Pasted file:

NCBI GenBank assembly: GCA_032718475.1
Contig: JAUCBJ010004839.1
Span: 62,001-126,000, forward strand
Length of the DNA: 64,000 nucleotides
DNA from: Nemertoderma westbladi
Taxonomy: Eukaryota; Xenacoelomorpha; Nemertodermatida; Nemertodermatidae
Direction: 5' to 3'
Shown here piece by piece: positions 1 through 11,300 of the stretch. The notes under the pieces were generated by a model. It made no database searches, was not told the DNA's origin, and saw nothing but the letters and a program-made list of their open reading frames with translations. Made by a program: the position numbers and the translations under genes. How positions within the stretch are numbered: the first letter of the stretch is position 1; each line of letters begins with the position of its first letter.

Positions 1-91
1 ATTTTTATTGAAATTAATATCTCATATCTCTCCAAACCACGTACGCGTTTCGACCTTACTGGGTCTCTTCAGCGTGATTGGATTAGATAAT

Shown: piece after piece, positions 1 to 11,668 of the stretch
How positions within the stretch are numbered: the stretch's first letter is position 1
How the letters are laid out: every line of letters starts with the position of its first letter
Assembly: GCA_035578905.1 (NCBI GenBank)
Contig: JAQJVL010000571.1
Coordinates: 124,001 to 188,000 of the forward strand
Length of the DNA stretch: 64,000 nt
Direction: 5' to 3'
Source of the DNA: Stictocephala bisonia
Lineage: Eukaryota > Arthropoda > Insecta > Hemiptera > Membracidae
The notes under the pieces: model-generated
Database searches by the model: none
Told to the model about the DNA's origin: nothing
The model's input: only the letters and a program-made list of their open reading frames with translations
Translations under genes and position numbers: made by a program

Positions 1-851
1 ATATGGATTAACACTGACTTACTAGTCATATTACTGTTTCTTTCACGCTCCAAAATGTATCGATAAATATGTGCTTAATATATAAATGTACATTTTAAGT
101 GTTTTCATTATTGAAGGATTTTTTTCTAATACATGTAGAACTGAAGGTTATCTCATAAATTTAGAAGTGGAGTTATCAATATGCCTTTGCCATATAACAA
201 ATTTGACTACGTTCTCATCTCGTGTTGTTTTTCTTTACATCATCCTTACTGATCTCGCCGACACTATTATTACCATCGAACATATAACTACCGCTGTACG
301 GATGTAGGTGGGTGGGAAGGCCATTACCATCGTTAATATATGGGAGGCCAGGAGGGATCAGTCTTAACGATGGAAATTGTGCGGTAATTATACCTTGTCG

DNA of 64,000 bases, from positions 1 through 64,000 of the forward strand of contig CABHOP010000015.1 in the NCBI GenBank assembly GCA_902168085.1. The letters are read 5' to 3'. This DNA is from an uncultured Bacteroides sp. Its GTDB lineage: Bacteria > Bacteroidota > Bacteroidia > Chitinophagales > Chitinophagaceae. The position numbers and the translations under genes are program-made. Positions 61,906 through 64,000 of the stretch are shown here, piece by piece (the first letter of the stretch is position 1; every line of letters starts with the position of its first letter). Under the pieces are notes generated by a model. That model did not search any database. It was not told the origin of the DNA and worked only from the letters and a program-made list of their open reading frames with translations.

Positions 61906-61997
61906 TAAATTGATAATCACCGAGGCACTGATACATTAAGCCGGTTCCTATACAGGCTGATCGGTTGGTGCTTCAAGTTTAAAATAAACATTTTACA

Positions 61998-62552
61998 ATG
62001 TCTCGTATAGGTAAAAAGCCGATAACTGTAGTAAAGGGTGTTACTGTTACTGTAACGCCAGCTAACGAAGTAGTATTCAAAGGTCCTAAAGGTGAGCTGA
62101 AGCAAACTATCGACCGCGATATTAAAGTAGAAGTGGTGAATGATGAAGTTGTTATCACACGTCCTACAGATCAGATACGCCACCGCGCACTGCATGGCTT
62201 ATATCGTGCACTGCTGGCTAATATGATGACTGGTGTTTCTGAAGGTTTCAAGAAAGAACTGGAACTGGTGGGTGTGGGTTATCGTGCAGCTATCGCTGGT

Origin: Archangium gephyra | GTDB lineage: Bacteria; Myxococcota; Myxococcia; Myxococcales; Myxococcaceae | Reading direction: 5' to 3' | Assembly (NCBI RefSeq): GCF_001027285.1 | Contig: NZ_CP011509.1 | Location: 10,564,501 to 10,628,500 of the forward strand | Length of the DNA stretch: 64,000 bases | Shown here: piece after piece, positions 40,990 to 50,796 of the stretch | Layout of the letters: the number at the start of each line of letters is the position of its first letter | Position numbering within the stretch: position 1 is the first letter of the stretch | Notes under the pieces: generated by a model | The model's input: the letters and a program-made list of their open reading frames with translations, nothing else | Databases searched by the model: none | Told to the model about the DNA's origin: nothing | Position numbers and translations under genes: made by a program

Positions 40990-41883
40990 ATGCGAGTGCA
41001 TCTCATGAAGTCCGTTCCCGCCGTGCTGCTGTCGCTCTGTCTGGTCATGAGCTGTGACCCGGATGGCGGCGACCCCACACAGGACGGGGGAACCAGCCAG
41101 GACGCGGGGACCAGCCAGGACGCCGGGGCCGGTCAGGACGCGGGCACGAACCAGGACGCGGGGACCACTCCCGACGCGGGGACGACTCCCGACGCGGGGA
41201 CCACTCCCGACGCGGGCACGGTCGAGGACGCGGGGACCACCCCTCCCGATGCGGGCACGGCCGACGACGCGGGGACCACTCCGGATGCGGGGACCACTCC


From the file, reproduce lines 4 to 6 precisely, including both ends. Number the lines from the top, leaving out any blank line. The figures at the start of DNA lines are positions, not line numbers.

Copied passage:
Length of the DNA: 64,000 nucleotides
DNA from: Nemertoderma westbladi
Taxonomy: Eukaryota; Xenacoelomorpha; Nemertodermatida; Nemertodermatidae